Ralph ordered a new bike to arrive just in time to take on the road trip. He chose a Tikit from the many Bike Friday models because it folded down the smallest and quickest.
Back up. Why a folding bike? Commuters ride them into work and park them under their office desks. Cycle tourists stuff them into a special suitcase (that converts to a luggage trailer), check them on airplanes, and ride around Europe. Ralph slips his into the pouch it comes with and the Tikit travels from campsite to campsite on the bed of the DWR or on the backseat of the tow vehicle. He pops it out whenever the scenery or the mood strikes him to ride.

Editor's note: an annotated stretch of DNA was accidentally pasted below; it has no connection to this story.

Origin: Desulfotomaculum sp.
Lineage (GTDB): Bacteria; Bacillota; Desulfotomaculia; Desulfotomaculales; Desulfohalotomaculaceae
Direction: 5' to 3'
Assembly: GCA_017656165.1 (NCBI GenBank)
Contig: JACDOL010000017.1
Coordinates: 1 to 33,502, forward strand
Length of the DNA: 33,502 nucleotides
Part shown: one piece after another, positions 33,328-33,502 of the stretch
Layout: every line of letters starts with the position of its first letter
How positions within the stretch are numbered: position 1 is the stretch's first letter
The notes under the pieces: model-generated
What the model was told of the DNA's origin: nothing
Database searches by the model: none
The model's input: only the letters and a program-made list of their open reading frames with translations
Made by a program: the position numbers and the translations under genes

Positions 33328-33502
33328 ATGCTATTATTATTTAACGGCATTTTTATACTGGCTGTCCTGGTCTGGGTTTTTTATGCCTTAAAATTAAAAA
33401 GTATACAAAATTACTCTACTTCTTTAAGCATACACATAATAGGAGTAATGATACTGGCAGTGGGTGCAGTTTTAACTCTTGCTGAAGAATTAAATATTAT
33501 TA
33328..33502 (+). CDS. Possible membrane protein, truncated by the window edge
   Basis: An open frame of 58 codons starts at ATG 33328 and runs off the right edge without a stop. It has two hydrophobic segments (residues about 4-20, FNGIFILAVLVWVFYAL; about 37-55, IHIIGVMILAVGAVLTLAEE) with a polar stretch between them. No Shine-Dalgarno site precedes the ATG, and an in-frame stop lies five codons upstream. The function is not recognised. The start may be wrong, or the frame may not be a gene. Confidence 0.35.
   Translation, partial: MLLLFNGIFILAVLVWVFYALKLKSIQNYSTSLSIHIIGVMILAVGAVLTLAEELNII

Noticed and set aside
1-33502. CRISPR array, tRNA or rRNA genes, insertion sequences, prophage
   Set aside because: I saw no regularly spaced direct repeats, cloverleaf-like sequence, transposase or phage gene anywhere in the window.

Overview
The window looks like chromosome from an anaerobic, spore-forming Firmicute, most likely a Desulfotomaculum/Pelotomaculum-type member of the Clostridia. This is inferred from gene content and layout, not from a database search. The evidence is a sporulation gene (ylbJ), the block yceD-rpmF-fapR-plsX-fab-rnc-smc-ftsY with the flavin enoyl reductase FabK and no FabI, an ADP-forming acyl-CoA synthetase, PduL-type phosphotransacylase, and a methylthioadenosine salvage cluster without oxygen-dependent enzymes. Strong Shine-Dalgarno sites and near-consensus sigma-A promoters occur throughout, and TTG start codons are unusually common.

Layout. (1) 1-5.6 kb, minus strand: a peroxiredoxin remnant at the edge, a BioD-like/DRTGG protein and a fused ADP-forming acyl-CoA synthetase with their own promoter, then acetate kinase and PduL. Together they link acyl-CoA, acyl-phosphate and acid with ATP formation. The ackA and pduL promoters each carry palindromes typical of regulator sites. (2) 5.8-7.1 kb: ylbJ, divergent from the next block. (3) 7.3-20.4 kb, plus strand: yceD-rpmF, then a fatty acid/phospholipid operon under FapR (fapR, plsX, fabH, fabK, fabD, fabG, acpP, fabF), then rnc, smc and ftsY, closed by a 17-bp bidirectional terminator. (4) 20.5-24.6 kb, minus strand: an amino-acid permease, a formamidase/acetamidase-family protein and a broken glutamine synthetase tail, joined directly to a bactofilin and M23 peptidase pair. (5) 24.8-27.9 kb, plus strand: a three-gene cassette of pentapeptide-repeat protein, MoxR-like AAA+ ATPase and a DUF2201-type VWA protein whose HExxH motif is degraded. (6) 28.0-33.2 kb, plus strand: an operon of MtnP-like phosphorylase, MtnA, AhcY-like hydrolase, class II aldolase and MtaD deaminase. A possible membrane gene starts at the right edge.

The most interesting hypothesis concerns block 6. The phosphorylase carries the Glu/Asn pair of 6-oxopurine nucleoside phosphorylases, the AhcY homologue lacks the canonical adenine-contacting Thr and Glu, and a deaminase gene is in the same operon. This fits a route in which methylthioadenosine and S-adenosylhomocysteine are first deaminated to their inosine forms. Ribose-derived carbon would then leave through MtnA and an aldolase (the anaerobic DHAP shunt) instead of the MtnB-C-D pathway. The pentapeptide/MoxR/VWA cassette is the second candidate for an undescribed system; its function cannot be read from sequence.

How does the Tikit differ from his other bike, (a handbuilt Bill Davidson touring bike)? “You have a higher center of gravity; turning is a little weird at first,” he said. “And you have to work harder because it has smaller wheels. It’s like a circus bike.” Ralph reports that it’s just as fast and performs well. “It’s kind of funny—when people see it, they do a doubletake. A slow doubletake. But I got a thumbs up from the local youth!” he reported after returning from a ride twice around Detroit Lake. “‘Cool bike’ they said.”
Claiming to be “the fastest folding bicycle”, I witnessed Ralph collapsing it in under 60 seconds, but “l’ll get that down to 30 or less,” he predicted. “Tap, swish, click and go!” are the four steps to reassembly accurately claimed on their (confusing) website. Bike Fridays are manufactured in Eugene, Oregon; customization and assembly is performed by cooperating local dealers.